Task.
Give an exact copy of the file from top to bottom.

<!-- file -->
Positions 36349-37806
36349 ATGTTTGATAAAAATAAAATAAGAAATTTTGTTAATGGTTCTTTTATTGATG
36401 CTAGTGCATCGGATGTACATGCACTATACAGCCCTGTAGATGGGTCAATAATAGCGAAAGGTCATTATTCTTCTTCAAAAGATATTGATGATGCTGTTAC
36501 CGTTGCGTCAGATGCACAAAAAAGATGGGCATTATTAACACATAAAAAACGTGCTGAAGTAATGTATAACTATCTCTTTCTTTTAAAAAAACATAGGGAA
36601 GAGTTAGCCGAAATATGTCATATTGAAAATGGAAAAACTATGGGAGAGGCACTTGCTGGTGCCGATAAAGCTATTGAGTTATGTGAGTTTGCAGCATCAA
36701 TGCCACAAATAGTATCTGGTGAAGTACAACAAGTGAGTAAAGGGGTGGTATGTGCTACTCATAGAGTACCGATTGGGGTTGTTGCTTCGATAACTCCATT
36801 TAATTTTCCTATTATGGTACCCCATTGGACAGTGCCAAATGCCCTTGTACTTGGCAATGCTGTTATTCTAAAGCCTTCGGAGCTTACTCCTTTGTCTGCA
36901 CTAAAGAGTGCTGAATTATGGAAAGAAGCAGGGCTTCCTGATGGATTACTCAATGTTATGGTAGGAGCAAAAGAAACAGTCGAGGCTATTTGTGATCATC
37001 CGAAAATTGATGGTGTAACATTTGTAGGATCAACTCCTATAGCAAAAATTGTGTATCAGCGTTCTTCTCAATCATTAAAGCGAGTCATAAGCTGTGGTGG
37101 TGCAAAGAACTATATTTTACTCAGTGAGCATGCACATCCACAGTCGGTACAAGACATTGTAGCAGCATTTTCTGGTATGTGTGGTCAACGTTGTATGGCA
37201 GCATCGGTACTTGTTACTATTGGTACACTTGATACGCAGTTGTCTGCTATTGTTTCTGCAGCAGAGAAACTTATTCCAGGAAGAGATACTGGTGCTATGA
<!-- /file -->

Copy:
Positions 36349-37806
36349 ATGTTTGATAAAAATAAAATAAGAAATTTTGTTAATGGTTCTTTTATTGATG
36401 CTAGTGCATCGGATGTACATGCACTATACAGCCCTGTAGATGGGTCAATAATAGCGAAAGGTCATTATTCTTCTTCAAAAGATATTGATGATGCTGTTAC
36501 CGTTGCGTCAGATGCACAAAAAAGATGGGCATTATTAACACATAAAAAACGTGCTGAAGTAATGTATAACTATCTCTTTCTTTTAAAAAAACATAGGGAA
36601 GAGTTAGCCGAAATATGTCATATTGAAAATGGAAAAACTATGGGAGAGGCACTTGCTGGTGCCGATAAAGCTATTGAGTTATGTGAGTTTGCAGCATCAA
36701 TGCCACAAATAGTATCTGGTGAAGTACAACAAGTGAGTAAAGGGGTGGTATGTGCTACTCATAGAGTACCGATTGGGGTTGTTGCTTCGATAACTCCATT
36801 TAATTTTCCTATTATGGTACCCCATTGGACAGTGCCAAATGCCCTTGTACTTGGCAATGCTGTTATTCTAAAGCCTTCGGAGCTTACTCCTTTGTCTGCA
36901 CTAAAGAGTGCTGAATTATGGAAAGAAGCAGGGCTTCCTGATGGATTACTCAATGTTATGGTAGGAGCAAAAGAAACAGTCGAGGCTATTTGTGATCATC
37001 CGAAAATTGATGGTGTAACATTTGTAGGATCAACTCCTATAGCAAAAATTGTGTATCAGCGTTCTTCTCAATCATTAAAGCGAGTCATAAGCTGTGGTGG
37101 TGCAAAGAACTATATTTTACTCAGTGAGCATGCACATCCACAGTCGGTACAAGACATTGTAGCAGCATTTTCTGGTATGTGTGGTCAACGTTGTATGGCA
37201 GCATCGGTACTTGTTACTATTGGTACACTTGATACGCAGTTGTCTGCTATTGTTTCTGCAGCAGAGAAACTTATTCCAGGAAGAGATACTGGTGCTATGA